- Oatmeal. Breakfast food also makes for a great afternoon snack. Oats are high in fiber which aids in good digestion6. Flavored oatmeal packets are high in sugar so it’s best to use whole rolled oats instead. Add low-fat milk and mix it with fruits and cinnamon for sweetness. If your young one doesn’t like the texture, you can always opt for dried cereal and just mix it with nuts or fruits for added crunch as a form of balanced diet for kids.
- Sweet potato. If you’re a working parent and you need to feed your child something nutritious but won't take long to prepare, sweet potato or kamote works best. Wash one large potato, poke holes in it and microwave for a few minutes. You can choose to mash them or cut them into bite-sized pieces. Sweet potatoes are packed with vitamin A, fiber, and potassium. If you have time to spare, you can also create fries with it. Just cut the sweet potato into wedge form and oven bake it instead of frying. Remember not to over-salt them as well.
- Nuts and seeds. Swap those processed snack packs with a generous mix of nuts and seeds. These are good sources of healthy fats, along with fiber and antioxidants. Although nuts are likely to trigger an allergic reaction, recent research says that incorporating these in your child’s diet and at an early age can lower the risk.
- Vegetables. For most parents, getting your child to eat vegetables can be quite the challenge. However, the more color and variety you serve, the better. Vegetables always get a bad rep among the little ones so one trick is to make them more appealing and accessible. For example, cut a stalk of celery into pieces and serve with other variants of flavor like peanut butter or raisins. These three alone provide protein, carbs, and fats. The same goes for carrots and hummus, as well as sliced pears topped with ricotta cheese. If all else fails, you can always whip up a smoothie and just add honey or fruits for added flavor.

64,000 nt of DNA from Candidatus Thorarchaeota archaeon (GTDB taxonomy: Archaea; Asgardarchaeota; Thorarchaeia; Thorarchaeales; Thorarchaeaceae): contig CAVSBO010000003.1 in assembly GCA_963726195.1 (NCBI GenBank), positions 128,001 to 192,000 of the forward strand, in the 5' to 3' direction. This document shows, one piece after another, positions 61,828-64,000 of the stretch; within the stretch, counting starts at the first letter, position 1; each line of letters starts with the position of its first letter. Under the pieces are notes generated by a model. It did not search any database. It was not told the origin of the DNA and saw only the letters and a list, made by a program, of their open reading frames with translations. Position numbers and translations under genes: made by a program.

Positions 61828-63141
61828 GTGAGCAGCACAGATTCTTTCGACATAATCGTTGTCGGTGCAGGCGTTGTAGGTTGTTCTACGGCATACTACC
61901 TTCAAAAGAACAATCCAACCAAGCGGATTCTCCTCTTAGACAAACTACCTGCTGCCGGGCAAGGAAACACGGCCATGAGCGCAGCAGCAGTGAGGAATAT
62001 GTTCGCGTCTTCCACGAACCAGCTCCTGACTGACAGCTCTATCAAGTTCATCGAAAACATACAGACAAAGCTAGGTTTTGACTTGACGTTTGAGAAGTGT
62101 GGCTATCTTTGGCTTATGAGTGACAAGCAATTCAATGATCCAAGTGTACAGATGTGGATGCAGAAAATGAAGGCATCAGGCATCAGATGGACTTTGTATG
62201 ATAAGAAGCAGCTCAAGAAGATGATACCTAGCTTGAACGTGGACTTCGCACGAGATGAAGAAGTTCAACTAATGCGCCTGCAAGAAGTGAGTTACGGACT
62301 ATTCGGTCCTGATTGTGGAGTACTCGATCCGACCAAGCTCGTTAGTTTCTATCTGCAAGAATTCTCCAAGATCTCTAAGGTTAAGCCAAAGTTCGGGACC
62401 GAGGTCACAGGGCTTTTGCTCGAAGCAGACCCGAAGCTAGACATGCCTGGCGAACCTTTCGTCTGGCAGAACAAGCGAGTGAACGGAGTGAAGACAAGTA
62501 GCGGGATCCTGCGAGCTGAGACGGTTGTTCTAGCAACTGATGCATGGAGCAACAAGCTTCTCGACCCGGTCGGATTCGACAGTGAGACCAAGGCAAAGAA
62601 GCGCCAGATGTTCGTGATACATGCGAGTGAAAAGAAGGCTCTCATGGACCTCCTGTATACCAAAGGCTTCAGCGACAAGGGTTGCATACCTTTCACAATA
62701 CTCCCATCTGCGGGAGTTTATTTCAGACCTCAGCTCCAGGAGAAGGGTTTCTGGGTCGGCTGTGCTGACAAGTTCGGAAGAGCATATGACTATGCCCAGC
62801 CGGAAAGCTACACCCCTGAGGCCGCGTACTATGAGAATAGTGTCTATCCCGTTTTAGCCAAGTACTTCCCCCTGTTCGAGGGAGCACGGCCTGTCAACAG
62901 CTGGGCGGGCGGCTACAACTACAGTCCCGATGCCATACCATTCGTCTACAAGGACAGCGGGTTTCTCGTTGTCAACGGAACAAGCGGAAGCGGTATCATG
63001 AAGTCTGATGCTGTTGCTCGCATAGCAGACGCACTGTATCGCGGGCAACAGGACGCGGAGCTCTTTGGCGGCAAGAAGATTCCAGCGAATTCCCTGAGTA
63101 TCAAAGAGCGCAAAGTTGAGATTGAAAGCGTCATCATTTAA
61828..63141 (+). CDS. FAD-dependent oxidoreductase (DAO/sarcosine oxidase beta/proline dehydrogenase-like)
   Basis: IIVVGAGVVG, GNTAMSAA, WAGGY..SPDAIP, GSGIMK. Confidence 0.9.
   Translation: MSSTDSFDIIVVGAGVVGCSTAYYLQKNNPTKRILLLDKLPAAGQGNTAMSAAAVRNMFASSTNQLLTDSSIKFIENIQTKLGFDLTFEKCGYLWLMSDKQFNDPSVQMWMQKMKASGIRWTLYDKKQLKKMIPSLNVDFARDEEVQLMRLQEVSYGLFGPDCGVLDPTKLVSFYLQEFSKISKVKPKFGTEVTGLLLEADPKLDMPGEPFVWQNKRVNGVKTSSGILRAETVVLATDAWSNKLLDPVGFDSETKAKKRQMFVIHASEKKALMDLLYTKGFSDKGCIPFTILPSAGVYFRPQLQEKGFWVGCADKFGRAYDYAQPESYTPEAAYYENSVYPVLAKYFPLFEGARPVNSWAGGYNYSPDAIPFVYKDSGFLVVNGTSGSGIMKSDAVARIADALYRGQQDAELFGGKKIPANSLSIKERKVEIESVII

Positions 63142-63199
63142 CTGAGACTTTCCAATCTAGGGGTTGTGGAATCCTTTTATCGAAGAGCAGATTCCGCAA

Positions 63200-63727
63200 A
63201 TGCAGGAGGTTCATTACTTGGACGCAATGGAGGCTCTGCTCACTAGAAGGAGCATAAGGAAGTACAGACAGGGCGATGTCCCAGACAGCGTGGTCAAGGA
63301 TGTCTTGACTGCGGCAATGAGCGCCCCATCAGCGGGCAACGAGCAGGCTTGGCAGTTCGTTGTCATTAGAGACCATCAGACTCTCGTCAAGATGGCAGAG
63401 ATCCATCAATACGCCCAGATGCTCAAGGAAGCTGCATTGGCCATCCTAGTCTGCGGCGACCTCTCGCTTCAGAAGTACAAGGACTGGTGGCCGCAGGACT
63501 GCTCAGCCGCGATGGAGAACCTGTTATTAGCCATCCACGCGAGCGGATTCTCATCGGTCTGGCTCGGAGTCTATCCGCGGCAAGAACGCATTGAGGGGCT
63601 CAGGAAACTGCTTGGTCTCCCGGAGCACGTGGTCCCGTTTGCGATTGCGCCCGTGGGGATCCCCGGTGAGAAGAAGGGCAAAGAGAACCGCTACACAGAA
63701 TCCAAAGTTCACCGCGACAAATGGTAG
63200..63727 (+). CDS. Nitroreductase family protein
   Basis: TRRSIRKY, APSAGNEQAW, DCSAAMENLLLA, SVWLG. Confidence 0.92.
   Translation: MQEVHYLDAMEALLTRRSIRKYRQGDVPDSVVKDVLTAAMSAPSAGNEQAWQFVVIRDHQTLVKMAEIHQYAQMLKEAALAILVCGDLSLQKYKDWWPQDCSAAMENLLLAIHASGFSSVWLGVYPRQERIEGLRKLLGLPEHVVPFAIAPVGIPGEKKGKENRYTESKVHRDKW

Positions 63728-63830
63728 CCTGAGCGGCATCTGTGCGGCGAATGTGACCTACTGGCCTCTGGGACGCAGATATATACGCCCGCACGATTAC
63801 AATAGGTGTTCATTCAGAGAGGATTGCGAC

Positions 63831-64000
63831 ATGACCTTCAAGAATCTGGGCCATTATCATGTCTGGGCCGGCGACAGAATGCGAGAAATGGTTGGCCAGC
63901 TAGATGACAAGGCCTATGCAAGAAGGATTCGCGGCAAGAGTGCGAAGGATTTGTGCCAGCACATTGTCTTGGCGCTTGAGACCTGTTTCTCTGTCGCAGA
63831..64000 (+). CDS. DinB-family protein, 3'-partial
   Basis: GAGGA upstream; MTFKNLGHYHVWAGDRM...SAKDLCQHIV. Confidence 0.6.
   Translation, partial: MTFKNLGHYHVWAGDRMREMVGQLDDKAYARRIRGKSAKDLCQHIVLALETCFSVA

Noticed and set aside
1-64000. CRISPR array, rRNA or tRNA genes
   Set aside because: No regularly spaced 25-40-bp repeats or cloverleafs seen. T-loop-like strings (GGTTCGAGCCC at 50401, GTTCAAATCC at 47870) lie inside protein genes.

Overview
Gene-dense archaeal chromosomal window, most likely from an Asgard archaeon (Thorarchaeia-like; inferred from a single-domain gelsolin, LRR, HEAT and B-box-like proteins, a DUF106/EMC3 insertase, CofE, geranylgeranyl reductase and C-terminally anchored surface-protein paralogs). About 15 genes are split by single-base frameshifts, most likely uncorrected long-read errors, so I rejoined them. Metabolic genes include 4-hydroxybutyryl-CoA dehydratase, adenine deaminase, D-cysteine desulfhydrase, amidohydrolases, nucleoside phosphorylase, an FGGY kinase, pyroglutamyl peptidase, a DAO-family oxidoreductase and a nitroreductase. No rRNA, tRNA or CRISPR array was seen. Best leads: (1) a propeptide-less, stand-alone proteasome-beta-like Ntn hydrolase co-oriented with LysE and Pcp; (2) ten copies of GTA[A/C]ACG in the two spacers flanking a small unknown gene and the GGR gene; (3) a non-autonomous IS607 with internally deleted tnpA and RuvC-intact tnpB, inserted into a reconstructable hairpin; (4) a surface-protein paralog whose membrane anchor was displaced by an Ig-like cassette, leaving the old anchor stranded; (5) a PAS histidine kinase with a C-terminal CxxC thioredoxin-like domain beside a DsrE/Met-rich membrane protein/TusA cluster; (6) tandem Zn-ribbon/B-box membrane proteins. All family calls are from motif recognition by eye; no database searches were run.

- Milk. And to wash it down, a glass of milk is a healthier alternative than powdered juices. Milk and other dairy products are fortified with calcium and vitamin D. If your child doesn’t have the appetite or isn’t able to finish his or her food, have him or her drink the nutrients instead. Opt for those packed with nutrients that can support your child’s development. Enfagrow A+ Four is the only milk formula made with MFGM Pro, as well as DHA, Beta Glucan, and Prebiotics—all of which are necessary to help boost immunity and brain development7.
As a parent, it is your duty to make sure that your child gets the necessary nutrients for him or her to be strong and healthy by carefully preparing meals. This is pivotal in achieving a balanced diet for kids. Teaching your child to make better food choices will set the stage for a lifetime of healthy eating. Start today!
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1 Preschoolers (3-5 years of age) (n.d.). Retrieved Aug 18, 2020 from https://www.cdc.gov/ncbddd/childdevelopment/positiveparenting/preschoolers.html
2 Preschooler Nutrition (n.d.). Retrieved Aug 19, 2020 from https://www.stanfordchildrens.org/en/topic/default?id=preschooler-nutrition-90-P02273
3 Pinggang Pinoy Kids (2016). Retrieved Aug 18, 2020 from https://www.fnri.dost.gov.ph/images/sources/PinggangPinoy-Kids.pdf
4 Smart Snacking (n.d.). Retrieved Aug 19, 2020 from https://kidshealth.org/en/parents/snacking.html#:~:text=Here%20are%20some%20snacks%20that,low%2Dfat%20milk%20or%20yogurt
5 Eggs: the uncracked potential for improving maternal and young child nutrition among the world's poor (2014). Retrieved Aug 19, 2020 from https://pubmed.ncbi.nlm.nih.gov/24807641/
6 Oatmeal porridge: impact on microflora-associated characteristics in healthy subjects (2016). Retrieved Aug 19, 2020 from https://pubmed.ncbi.nlm.nih.gov/26511097/
7 Enfagrow A+ Four (n.d.) Retrieved August 19, 2020 from https://www.enfagrow.com.ph/enfagrow-A4?kl4&gclid=EAIaIQobChMI1aykw5um6wIVkqqWCh3P4A22EAAYASAAEgIxdfD_BwE&gclsrc=aw.ds